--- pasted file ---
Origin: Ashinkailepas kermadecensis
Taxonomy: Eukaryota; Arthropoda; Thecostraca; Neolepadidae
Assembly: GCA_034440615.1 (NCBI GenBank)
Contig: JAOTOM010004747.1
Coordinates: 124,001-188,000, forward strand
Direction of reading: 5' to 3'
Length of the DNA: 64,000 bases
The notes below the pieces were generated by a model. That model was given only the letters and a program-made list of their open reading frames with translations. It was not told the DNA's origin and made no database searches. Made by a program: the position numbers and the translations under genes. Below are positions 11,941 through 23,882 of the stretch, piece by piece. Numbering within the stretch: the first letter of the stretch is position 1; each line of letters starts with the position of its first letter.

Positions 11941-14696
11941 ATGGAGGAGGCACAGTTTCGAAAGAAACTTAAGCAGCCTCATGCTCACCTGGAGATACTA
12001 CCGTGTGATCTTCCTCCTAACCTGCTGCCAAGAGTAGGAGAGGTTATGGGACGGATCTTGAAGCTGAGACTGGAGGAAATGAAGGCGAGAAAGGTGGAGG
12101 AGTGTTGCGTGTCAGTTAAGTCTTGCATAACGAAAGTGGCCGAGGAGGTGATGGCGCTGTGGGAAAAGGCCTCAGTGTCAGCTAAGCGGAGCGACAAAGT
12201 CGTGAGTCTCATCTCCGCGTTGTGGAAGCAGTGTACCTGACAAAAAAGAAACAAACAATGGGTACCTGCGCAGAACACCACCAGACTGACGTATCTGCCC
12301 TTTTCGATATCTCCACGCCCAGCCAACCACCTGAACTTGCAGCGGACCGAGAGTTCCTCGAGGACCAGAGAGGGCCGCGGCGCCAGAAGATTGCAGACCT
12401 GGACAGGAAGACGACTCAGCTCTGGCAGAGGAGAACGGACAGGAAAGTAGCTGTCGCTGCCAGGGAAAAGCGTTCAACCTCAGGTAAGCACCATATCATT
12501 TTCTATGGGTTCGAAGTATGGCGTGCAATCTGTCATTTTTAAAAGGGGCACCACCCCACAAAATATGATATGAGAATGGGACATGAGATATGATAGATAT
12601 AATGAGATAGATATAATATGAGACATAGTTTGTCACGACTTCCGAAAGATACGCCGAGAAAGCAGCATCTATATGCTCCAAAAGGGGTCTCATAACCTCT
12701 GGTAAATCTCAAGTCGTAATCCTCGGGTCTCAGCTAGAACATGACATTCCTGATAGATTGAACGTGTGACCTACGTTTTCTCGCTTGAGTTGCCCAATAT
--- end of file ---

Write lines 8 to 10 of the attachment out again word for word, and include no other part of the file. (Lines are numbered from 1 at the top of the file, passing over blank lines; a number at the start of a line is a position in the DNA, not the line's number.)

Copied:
The notes below the pieces were generated by a model. That model was given only the letters and a program-made list of their open reading frames with translations. It was not told the DNA's origin and made no database searches. Made by a program: the position numbers and the translations under genes. Below are positions 11,941 through 23,882 of the stretch, piece by piece. Numbering within the stretch: the first letter of the stretch is position 1; each line of letters starts with the position of its first letter.

Positions 11941-14696
11941 ATGGAGGAGGCACAGTTTCGAAAGAAACTTAAGCAGCCTCATGCTCACCTGGAGATACTA